Living Economics

The Greek Debt Tragedy
Heavily indebted Greece was taken to task by bond investors who demanded higher yield to offset higher default risk and rating agencies who threatened to downgrade its bonds.

Greece needs to raise about €54 billion this year (2010) to retire its maturing bonds (WSJ 2/26/2010). But the Greek economy is in poor health. Its national debt is already 125% of its GDP and its budget deficit for 2009 is expected to be around 13% of the GDP (WSJ 2/10/2010). At this rate, the national debt could exceed 200% of its GDP in 5 – 6 years.

Nervous bond investors are understandably driving up yields of existing bonds by selling or shorting them and demanding higher yields for new bond issues. The yield spread between 10-year Greek bond and the much more solid 10-year German bonds was close to 4 percentage points in late January. The premium for insuring against Greek bond default has soared to 400% that of the previous summer (BW 2/22/2010). And S&P, the bond rating agency, threatens to lower the ratings of Greek bonds to junk status making it more expensive for Greece to sell new bonds.

The socialist Greek government has promised to shrink its budget deficit to 8.7% in 2010 and below 3% (the legally required EU deficit ceiling for members) by 2012. But the austerity package was greeted by a 24-hour general strike, forcing Greece to cancel a planned auction of new bonds. At the bottom of the bond crisis is Greece’s long-standing failure to collect enough taxes from its citizens. The size of Greece’s underground economy which is largely shielded from taxation is estimated to be about 25%, the largest among EU countries (WSJ 2/10/2010). The estimated amount of tax evaded was about 37% of the 2009 budget deficit.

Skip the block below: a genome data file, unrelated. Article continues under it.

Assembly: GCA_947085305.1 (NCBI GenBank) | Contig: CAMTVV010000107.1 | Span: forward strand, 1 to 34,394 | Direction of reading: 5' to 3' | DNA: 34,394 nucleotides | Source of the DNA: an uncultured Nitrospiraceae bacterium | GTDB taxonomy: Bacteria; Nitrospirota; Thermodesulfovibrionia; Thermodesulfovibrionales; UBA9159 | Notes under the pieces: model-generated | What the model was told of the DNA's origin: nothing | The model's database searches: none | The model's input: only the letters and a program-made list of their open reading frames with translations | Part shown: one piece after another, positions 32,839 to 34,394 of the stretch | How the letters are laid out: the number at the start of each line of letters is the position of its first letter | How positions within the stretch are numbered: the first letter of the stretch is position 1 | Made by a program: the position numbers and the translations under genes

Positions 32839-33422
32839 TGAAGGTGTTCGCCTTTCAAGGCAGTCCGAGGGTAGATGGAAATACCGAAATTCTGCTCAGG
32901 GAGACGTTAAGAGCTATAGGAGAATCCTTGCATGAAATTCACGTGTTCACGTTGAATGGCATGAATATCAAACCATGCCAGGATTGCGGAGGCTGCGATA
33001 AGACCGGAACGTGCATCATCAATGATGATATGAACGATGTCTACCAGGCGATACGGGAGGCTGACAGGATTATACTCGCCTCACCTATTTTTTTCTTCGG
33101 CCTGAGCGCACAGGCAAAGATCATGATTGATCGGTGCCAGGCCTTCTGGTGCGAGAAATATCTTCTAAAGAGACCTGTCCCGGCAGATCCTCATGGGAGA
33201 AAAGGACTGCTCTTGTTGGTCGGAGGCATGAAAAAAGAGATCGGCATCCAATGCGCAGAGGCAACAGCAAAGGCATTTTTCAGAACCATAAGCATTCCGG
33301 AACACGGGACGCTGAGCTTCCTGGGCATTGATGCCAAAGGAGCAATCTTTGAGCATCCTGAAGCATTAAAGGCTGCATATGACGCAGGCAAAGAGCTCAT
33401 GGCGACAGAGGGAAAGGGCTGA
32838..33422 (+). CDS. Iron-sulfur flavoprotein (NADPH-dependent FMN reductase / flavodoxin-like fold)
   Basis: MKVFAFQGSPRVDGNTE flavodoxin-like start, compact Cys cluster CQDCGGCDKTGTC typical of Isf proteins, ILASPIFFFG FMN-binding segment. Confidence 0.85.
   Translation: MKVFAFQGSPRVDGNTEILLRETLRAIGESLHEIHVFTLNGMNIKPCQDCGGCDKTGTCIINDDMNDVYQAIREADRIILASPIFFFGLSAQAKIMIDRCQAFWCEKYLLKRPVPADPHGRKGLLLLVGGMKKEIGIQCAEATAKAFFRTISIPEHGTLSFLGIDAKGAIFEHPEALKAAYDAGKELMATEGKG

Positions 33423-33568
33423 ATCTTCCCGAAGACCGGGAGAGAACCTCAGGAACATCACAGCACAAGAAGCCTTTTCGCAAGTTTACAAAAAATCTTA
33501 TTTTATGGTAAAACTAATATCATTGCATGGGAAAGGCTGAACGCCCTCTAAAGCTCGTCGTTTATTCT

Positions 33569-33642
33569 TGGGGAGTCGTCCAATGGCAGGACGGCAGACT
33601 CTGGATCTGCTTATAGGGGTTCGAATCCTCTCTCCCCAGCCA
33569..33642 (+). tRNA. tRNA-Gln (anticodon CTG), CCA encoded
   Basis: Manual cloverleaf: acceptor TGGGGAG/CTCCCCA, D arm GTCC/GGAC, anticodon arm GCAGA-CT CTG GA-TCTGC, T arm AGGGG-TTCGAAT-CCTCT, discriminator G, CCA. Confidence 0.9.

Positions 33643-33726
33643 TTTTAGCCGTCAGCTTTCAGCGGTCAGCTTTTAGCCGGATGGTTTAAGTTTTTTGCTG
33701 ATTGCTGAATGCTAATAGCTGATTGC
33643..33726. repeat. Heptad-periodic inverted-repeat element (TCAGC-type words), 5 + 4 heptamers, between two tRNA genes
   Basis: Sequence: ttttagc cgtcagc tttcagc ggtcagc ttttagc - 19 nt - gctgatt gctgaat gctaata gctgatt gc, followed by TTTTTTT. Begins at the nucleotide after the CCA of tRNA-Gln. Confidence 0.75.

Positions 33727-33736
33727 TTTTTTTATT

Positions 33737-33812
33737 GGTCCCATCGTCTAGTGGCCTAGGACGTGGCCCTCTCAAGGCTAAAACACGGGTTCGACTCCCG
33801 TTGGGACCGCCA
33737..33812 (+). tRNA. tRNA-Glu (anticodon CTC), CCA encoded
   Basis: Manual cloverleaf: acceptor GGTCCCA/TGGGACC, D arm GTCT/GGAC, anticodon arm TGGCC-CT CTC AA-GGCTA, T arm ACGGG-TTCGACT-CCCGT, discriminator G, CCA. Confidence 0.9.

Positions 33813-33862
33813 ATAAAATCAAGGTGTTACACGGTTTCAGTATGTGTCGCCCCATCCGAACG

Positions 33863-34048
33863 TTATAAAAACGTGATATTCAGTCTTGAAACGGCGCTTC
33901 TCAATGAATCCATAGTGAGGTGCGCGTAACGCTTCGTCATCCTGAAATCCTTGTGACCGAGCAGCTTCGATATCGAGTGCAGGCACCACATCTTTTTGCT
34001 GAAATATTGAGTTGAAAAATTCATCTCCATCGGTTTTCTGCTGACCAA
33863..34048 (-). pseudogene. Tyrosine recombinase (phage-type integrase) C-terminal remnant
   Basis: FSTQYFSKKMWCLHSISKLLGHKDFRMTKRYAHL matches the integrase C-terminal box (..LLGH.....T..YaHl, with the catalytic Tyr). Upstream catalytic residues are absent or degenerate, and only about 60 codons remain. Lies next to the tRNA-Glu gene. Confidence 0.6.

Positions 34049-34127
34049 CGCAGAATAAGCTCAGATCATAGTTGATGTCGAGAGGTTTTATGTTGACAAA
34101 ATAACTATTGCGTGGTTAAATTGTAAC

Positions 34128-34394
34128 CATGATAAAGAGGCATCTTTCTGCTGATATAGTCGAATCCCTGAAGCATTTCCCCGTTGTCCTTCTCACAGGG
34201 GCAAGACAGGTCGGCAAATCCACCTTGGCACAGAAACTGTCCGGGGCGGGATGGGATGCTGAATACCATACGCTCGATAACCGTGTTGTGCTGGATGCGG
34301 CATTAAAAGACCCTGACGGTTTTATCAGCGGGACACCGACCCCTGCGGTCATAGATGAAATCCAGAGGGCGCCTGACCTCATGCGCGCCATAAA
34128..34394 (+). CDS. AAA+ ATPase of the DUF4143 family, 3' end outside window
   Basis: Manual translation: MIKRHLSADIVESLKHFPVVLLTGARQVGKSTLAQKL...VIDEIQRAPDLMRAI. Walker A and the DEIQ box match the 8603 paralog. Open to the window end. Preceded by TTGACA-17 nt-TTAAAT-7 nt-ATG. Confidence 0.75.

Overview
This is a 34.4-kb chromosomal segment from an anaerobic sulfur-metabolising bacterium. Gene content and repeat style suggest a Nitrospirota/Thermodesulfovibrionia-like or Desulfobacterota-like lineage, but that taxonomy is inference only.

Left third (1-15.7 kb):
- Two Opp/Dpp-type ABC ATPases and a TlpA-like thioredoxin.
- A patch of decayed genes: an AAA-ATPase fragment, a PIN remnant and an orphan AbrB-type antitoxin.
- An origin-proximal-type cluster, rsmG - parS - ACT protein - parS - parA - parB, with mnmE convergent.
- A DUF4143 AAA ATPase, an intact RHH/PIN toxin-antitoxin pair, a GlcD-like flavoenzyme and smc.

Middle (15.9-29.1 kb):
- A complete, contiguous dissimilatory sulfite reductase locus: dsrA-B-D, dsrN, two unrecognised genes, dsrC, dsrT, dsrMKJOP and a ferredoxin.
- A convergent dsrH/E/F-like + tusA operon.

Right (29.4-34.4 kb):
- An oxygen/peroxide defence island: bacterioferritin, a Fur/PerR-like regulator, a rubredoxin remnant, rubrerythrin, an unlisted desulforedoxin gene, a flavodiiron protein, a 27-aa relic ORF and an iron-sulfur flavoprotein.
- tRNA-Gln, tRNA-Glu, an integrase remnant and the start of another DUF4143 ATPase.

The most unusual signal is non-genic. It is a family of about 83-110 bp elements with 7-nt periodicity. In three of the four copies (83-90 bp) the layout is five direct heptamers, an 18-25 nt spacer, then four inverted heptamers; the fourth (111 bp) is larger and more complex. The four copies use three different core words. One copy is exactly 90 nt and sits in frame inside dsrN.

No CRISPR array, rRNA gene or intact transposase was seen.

The market pressure on Greek bonds eased somewhat as hope of a rescue package from leading EU countries gathered pace (WSJ 3/3/2010). But as long as the bond yield exceeds the GDP growth rate, the debt/GDP ratio will continue to rise just to service exiting debt even if the budget deficit is otherwise reduced to zero. (Economist. 2/13/2010). To reduce the debt/GDP ratio, the Greek government must generate budget surplus every year far into the future. And that is not how a Greek tragedy is supposed to end.

To the extent that Greek bonds are held by foreign investors, foreign bond holders are taking the profligate Greek government to task. Any country, including the US, whose budget deficits are being funded by foreigners is in effect giving up its sovereignty to foreign bond holders for the sake for short-term domestic spending binges.

References:
  • BW. "The bond vigilantes who left Greece in ruins." 2/22/2010.
  • WSJ. "European default fears subsiding." 3/3/2010.
  • WSJ. "Greece delays bond sale amid new turmoil." 2/26/2010.
  • WSJ. "Europe weighs rescue plan." 2/10/2010.
  • WSJ. "Tax evasion vexes Greece." 2/10/2010.
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